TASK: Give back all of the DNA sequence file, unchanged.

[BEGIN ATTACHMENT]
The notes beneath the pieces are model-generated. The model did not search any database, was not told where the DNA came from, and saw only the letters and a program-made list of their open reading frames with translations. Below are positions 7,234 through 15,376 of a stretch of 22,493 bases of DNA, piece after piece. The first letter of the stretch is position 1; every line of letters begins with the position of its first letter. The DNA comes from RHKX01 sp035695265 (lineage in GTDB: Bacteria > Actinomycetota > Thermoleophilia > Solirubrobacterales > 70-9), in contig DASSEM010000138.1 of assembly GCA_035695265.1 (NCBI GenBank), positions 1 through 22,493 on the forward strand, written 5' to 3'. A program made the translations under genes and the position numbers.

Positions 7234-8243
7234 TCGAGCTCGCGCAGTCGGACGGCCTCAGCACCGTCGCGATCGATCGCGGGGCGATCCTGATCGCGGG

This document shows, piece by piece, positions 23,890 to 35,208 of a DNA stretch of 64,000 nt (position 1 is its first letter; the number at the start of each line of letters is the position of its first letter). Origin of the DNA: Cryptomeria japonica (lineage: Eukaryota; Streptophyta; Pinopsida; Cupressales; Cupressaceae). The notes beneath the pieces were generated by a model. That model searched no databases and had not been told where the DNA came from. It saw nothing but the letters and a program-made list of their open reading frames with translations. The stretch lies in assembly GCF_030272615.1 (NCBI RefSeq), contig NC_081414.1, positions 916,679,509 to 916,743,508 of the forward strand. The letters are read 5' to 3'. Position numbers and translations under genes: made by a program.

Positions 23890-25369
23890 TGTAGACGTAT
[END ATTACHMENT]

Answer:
The notes beneath the pieces are model-generated. The model did not search any database, was not told where the DNA came from, and saw only the letters and a program-made list of their open reading frames with translations. Below are positions 7,234 through 15,376 of a stretch of 22,493 bases of DNA, piece after piece. The first letter of the stretch is position 1; every line of letters begins with the position of its first letter. The DNA comes from RHKX01 sp035695265 (lineage in GTDB: Bacteria > Actinomycetota > Thermoleophilia > Solirubrobacterales > 70-9), in contig DASSEM010000138.1 of assembly GCA_035695265.1 (NCBI GenBank), positions 1 through 22,493 on the forward strand, written 5' to 3'. A program made the translations under genes and the position numbers.

Positions 7234-8243
7234 TCGAGCTCGCGCAGTCGGACGGCCTCAGCACCGTCGCGATCGATCGCGGGGCGATCCTGATCGCGGG

This document shows, piece by piece, positions 23,890 to 35,208 of a DNA stretch of 64,000 nt (position 1 is its first letter; the number at the start of each line of letters is the position of its first letter). Origin of the DNA: Cryptomeria japonica (lineage: Eukaryota; Streptophyta; Pinopsida; Cupressales; Cupressaceae). The notes beneath the pieces were generated by a model. That model searched no databases and had not been told where the DNA came from. It saw nothing but the letters and a program-made list of their open reading frames with translations. The stretch lies in assembly GCF_030272615.1 (NCBI RefSeq), contig NC_081414.1, positions 916,679,509 to 916,743,508 of the forward strand. The letters are read 5' to 3'. Position numbers and translations under genes: made by a program.

Positions 23890-25369
23890 TGTAGACGTAT